It's always exciting talking about people's favourite books of the year. For me, it's not so much about ranking books as it's just a good opportunity to highlight some ones that really spoke to me this year. Obviously, I've been really engaged by and immensely enjoyed reading most of the books I've read this year (otherwise I wouldn't have taken the time to write blog posts about them). But here are a mixture of books that include some of my favourite authors and other writers who I've read for the first time.

I'd love to discuss any of these books with you if you've read them or if you're now eager to read them. Click on the titles below to read my full thoughts about them or you can watch me discuss them in this Booktube video: https://www.youtube.com/watch?v=W2q8PB6JB34&t=21s 

What have been some of your favourite reads of 2017?

A Book of American Martyrs by Joyce Carol Oates

The Parcel by Anosh Irani

A State of Freedom by Neel Mukherjee

Such Small Hands by Andres Barba

When I Hit You: Or, A Portrait of the Writer as a Young Wife by Meena Kandasamy

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Winter by Ali Smith

The End We Start From by Megan Hunter

Tin Man by Sarah Winman

Lincoln in the Bardo by George Saunders

Dear Friend, from My Life I Write To You in Your Life by Yiyun Li

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It’s sobering to look back on my post about mid-year favourite books in 2016 and recall how depressing the global news was at that point. Who’d have thought things could turn even more sour a year later? More than ever I’m convinced it’s important to celebrate good things like great new books being published and delve within them to understand the perspective of people and characters whose lives are so different from our own. This isn’t an act of escape from the world; it’s a way of embracing it!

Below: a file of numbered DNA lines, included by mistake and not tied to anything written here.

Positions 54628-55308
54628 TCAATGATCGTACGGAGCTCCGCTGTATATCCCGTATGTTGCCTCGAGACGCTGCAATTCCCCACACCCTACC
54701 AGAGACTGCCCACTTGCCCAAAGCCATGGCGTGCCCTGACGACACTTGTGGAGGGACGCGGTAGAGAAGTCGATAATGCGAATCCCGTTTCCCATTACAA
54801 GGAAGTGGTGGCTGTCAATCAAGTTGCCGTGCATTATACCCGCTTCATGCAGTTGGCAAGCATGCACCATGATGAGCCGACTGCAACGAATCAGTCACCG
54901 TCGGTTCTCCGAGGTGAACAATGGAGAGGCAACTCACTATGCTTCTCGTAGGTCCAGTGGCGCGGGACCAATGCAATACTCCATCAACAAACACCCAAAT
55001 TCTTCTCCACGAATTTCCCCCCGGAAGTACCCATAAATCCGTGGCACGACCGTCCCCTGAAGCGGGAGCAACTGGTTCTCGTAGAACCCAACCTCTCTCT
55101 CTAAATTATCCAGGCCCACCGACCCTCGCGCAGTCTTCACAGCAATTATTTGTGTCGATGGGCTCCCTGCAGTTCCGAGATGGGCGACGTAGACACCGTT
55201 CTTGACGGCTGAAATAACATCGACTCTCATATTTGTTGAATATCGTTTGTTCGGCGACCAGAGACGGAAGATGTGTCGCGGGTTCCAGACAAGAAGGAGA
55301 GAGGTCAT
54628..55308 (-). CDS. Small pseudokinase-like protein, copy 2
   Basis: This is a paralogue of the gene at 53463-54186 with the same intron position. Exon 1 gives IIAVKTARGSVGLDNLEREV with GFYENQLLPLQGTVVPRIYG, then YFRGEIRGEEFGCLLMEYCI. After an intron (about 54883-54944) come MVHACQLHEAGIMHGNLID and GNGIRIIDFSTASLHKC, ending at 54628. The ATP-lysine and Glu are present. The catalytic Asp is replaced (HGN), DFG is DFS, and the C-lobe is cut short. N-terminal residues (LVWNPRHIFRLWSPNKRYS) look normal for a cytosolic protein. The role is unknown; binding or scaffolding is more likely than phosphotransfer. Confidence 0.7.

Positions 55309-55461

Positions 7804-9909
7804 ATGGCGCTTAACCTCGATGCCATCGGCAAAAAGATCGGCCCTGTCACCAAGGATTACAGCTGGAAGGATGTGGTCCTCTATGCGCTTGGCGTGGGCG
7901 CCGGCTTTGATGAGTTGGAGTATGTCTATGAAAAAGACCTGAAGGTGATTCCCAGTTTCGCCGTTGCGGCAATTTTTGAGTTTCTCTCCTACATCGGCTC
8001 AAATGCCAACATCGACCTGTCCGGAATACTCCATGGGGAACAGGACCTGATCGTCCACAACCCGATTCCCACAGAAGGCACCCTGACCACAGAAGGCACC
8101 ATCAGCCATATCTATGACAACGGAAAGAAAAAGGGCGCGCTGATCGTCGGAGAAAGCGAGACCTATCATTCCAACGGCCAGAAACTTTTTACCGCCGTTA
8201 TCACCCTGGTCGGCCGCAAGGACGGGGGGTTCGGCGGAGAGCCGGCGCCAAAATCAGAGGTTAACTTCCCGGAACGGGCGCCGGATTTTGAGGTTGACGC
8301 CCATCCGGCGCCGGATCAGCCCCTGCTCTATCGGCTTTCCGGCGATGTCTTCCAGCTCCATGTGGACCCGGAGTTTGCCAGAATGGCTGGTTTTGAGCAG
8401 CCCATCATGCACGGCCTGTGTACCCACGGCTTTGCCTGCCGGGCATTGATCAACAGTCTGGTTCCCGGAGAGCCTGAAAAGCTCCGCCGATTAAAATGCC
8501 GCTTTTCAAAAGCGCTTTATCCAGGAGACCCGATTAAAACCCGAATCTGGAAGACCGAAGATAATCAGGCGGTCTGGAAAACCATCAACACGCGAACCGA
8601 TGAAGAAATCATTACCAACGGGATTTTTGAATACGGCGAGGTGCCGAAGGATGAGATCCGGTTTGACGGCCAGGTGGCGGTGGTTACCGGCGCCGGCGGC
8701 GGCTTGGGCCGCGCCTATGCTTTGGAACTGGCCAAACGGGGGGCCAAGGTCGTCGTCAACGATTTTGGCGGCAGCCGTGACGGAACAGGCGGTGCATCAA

I’ve read 45 books so far this year. My reading feels like it’s slowed down recently because life has been so busy. I feel really privileged to receive so many new and forthcoming publications, but I’m continuously struck with guilt that I don’t have time to read (let alone review) them all. I am aware it’s a good problem to have! But I’m glad I can at least mention all the wonderfully promising new books I want to read in regular “Book haul” videos that I film for my Youtube/Booktube channel. So (while this mid-year list is far from comprehensive) I hope I’ll have time to read more of the exciting other new books published this year which sit temptingly on my shelves at some point soon.

Here are my top ten books of the year (so far.) All of them except the anthology “The Good Immigrant” were first published in 2017. Click on the titles at the bottom to read my full thoughts about each of these outstanding books. You can also watch a video of me briefly discussing each of these books here: https://www.youtube.com/watch?v=HSkLuQ10uPA

In past years, I ran a competition that worked so well I want to do it again.
Here’s how to enter: